My family grew by two more children last month, bringing our total to six children, both biological and adoptive. Our two newest come to us through adoption from foster care, as did another of ours several years ago. One of the joys I have found is that with all six of my children, I see no difference in skin color and no difference between biological and adoptive. My love for them is equally the same, and equally as strong.
Of the over 560,000 children placed in foster care in 2010, it is estimated that 107,000 of these foster children became eligible for adoption. Sadly, only around 53,000 of these children were adopted during that year, with over half of these children being adopted by foster parents, with the rest being adopted by family members, and a small percentage being adopted by non relatives. For those children who are not adopted, many remain in the foster care system for extended periods of time. Some of these children are moved to group homes, while others simply age out of the foster care system, never truly finding a family of their own and a place to call home. Indeed, currently there are roughly 126,000 children in foster care who are ready for a forever home, an adoption home.
I certainly did not set out and plan on adopting these three children from foster care. Indeed, over the 12 years I have been afoster parent, I have had over four dozen children come through my home, and only three were adopted. In truth, my wife and I tried to adopt another foster child, but sadly, it did not come to pass, leaving all grief stricken and upset.
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Like I did four years ago when we adopted our first from foster care, I once again broke down in tears in the court house when the adoption pages were signed, due to the overwhelming joy I felt. For these two girls, our home has been the only stable home they knew, as one child came to us at only a little over a year old, and the other when she was just 27 hours old. For both, my family has been the only true family in their young lives, making the adoption process an easier one for all involved.
There are those time, though when adoption can be an emotionally difficult time for a foster child. No longer will the child be able to hope for possible reunification with his biological parents, or even with other membersof his birth family. Instead, the termination of rights by his birth parents might produce feelings of grief and loss within him, fears he had kept bottled within himself during the length of his stay in foster care. He may even feel that he has betrayed his biological family as he legally takes the adoptive parents’ last name, as well as becoming a permanent member of the family. You may find that the child revisits the stages of grief again, both during and after the adoption process. Indeed, it can be an emotionally traumatic time for adults and children.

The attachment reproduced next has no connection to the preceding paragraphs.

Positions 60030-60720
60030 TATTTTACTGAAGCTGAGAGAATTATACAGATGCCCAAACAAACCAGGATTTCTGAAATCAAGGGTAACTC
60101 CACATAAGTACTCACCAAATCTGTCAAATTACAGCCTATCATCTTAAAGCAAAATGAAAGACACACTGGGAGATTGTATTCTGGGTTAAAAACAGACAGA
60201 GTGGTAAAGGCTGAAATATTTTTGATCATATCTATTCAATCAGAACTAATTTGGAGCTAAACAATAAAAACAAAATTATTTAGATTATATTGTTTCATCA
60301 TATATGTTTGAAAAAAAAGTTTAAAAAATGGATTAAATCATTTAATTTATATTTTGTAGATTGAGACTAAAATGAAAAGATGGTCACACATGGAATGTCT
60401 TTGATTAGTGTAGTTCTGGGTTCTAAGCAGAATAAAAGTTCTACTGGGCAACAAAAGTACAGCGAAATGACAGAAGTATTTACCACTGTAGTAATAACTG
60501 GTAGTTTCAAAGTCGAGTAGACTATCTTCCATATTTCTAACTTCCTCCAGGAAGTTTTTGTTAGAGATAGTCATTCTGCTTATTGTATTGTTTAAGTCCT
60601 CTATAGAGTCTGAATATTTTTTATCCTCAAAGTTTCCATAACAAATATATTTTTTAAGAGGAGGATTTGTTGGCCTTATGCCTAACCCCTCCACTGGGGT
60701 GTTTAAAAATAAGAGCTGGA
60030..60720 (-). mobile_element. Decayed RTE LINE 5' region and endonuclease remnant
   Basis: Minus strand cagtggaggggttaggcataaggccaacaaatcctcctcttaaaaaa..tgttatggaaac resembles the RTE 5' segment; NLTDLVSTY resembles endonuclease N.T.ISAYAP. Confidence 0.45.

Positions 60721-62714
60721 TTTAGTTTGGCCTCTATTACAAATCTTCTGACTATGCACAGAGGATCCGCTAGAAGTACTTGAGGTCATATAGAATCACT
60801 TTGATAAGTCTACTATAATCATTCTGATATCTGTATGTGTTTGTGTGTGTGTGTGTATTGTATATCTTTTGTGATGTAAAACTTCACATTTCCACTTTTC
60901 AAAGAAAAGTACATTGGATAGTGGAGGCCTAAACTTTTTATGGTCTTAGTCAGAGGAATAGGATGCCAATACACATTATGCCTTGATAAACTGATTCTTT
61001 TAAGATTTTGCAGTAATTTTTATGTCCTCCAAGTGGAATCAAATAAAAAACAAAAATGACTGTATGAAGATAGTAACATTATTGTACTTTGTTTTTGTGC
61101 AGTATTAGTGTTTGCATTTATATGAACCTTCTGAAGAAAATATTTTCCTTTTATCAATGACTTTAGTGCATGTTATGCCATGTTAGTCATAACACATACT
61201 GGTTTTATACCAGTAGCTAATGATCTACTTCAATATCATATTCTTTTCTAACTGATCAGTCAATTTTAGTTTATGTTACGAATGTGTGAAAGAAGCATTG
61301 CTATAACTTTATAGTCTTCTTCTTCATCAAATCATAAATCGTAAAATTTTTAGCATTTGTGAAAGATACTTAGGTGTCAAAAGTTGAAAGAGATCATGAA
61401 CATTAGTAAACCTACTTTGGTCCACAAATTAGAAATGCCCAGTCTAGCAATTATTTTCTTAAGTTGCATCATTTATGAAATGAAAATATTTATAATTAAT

The adoption of three girls into my home has taught me much, and has filled my home with more laughter, more tears,and more learning experiences than I would ever have imagined. To be sure, there are challenges involved, particularly the fact that all three children come from our small town of just over 2,000 residents, and we do not know who any of the birth fathers truly are. Yet, these challenges are far outweighed by the gifts of love each bringsto our home and to our lives. We continue to foster children in need, and continue to love each biological,adoptive, and foster child with as much unconditional love as possible. Each child is unique, each child is special,and each child is deserving of such love.
-Dr. John DeGarmo
For more on Dr. John's adoption story of three children from foster care, buy his NEW book Love and Mayhem: One Big Family's Uplifting Story of Fostering and Adoption. Get your SIGNED copy HERE.